Tuesday, January 6, 2009

Baby tag team

One thing I didn't really ever think about before having Ada was what to do if something happened where one of us needed our spouse to get us out of a pickle. Now I know. You become more resourceful and figure it out on your own.

A few weeks ago it was really cold here in Chicago. I mean REALLY COLD. So cold the penguins at the zoo were cuddling up to their space heaters, cold. The newscasters kept advising people to stay inside, keep warm, help your neighbors, yada, yada, yada. I wasn't excited about going out in the cold but I had scheduled a massage and was desperate to give my body a break and rebalance from carrying Ada everywhere -- another thing I never really considered too thoroughly before having a baby...

So I'm getting ready to go get my massage. I convinced Rick it was his turn to clean the snow off the car. Then I go out and get it started. I thought he was going to start it but he didn't want it to run for too long so he waited for me and, whatever, I got it started. I know darn good and well that you are supposed to let it run for several minutes to heat up but I was in a hurry darn it and only let it heat up for 3 to 5 minutes. I'm impatient. What can I say? Three minutes was an eternity for me. Did I mention how cold it was? And I still had to stop at the bank to get cash before my appointment.

I parked in a temporary loading zone in front of the bank, turned on my flashers, sprinted to the ATM, got cash, and sprinted back to the car. Someone was waiting for me to pull out of the spot and I was trying to hurry, as I always do, but when I tried to start the car, I got a sad, pathetic sound from the engine as it attempted to turn over.

Pre-Ada, I would have called Rick, he would have come to save me and I would have spent the time he took to fix the car either shopping or in a coffee shop having a hot coco to warm up. Post-Ada, I had to figure this out and fix it myself. Luckily, I carry jumper cables, am cute, and play a good damsel in distress. That and I tend to think I'm resourceful. Thankfully my cell phone worked and I was wearing two pair of socks.

What does one do in the city in this case? I for one, wasn't quite sure. Back home, I'd call my dad, he'd come get me, we'd call an auto shop, ta da, fixed. In the city, it's different. I called Rick and he wasn't much help. Jump it or tow it was the jist of his advice. He was stuck home with Ada and wasn't about to take her out in the cold to help me. And I don't blame him one bit. I started by having him contact my masseuse to cancel my appointment since resourceful me couldn't find her number in my cell phone. Then I opened the hood and tried to look pathetic. It didn't work. I tried 311 but there was a 1 minute wait and, you know me, I'm impatient and it was really cold outside so I hung up. I did get the jumper cables out of the trunk and I even got the manual out to see what proper technique is for jump starting one's battery. It said I shouldn't try it in this cold of weather because it might rupture the battery. Uh oh.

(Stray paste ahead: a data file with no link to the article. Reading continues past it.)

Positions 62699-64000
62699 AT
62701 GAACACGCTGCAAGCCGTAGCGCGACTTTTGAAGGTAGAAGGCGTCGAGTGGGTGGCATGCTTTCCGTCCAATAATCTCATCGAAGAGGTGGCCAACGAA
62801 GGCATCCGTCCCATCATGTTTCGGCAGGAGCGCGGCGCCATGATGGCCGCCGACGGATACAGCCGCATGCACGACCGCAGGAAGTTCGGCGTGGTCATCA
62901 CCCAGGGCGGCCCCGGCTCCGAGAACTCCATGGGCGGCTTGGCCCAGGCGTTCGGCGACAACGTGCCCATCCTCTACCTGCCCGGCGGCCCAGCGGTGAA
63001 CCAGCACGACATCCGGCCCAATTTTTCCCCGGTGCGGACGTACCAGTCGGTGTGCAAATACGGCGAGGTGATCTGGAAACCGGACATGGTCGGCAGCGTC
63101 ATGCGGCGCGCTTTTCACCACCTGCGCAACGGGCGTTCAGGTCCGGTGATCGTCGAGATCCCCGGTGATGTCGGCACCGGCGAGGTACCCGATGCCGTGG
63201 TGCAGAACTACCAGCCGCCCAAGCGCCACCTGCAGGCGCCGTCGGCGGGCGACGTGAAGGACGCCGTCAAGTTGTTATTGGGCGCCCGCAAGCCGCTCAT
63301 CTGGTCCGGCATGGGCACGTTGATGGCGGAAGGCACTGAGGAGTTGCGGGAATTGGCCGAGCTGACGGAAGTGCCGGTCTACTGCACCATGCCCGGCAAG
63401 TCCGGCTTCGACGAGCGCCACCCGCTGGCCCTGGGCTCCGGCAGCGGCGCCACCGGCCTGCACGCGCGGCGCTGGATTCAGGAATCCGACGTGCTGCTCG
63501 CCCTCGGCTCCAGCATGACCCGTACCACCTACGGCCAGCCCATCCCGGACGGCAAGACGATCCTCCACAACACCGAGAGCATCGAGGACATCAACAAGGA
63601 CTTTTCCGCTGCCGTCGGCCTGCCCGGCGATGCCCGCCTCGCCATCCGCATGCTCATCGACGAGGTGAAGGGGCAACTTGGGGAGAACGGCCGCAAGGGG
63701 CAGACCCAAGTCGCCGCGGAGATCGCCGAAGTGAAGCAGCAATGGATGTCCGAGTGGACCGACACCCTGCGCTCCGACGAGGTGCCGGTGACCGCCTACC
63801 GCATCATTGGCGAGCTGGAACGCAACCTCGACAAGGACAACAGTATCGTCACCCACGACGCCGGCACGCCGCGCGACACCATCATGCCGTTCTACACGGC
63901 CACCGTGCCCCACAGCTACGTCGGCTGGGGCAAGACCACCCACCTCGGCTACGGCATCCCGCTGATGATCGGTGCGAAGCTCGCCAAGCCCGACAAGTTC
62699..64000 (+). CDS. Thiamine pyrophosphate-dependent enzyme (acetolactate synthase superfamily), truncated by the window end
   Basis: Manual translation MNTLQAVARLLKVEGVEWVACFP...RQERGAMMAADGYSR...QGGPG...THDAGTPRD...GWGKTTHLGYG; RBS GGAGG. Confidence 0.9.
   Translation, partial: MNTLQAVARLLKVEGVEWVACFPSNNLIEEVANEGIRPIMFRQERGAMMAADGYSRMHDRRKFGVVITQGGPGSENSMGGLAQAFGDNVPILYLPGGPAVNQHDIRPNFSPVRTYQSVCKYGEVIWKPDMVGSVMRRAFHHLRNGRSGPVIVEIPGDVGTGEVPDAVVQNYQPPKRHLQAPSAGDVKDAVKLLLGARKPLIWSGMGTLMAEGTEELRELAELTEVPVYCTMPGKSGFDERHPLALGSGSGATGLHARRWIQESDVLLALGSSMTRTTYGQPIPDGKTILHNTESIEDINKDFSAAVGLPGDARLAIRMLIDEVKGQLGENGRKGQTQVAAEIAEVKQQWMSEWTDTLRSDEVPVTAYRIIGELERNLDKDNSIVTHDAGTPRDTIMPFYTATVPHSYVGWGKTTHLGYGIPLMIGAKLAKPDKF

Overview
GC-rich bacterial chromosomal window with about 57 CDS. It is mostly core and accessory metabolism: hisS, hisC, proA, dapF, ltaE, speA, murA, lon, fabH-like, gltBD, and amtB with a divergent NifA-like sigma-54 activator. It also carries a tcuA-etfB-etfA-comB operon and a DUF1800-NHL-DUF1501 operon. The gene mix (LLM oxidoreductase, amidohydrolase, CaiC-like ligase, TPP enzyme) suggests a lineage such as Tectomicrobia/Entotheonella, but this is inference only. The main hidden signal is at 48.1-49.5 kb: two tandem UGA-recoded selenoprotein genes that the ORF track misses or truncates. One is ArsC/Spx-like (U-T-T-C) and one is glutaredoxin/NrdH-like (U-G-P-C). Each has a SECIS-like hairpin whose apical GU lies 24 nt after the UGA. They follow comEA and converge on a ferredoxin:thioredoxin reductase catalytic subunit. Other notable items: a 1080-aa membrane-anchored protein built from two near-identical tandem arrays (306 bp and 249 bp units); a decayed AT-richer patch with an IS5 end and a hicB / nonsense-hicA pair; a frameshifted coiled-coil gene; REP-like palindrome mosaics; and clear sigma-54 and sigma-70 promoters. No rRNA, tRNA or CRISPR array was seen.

Who do I know that's a mechanic? Oh, my sister-in-law's boyfriend to the rescue. Matt answered and told me to go ahead and jump it. It will either start or it won't. Problem was getting someone to jump me in this cold weather. I asked 2 cabbies. They denied me. I looked pathetic and helpless. That failed. Oh, it did get a drunk homeless guy carrying a 40 oz in a paper bag to offer to help, but without a car he wasn't of much use. Then I called my friend Bob and put him on notice that I might need him to jump me or rescue me but only if I was really desperate as he lived 15 minutes from where I was and I thought it would be mean to make him come out for this. I told him I'd call him in a few minutes to let him know how it was going. He recommended I call our friend Ted who lives just blocks from where I was but Ted didn't answer his cell in my time of need. Gasp. Then a city police officer(ette) was sitting at a red light across the street and just shook her head at me saying, "sorry, can't help you." So much for " to serve and protect". I was on my own this time.

I was calling Bob back when, to my surprise, a woman pulled over and asked if I needed a jump. She offered me one of those jump-start battery kits from her trunk and it worked. Thank goodness. She's an angel. I promised to pay it forward and drove the car straight home.

Thankfully, I got the car home. Unfortunately, it didn't start the next morning and we ended up having to jump it again to get it to the dealership to get a new battery. Jumping it the second time was easier as I bribed my friend Anne with a burrito from Ceasar's. While we were jumping it, another one of Chicago's finest drove by in a squad car and made sure to point out that we were idiots because Anne didn't have her blinkers on. Then he sped away and spun his tires on the snow. Macho.

It could have been much worse, and much more impossible without the kindness of strangers and good friends in the city.

Moral of the story: Always have friends in the city and faith in the goodness of total strangers...oh, and it helps to have a mechanic friend on speed dial.

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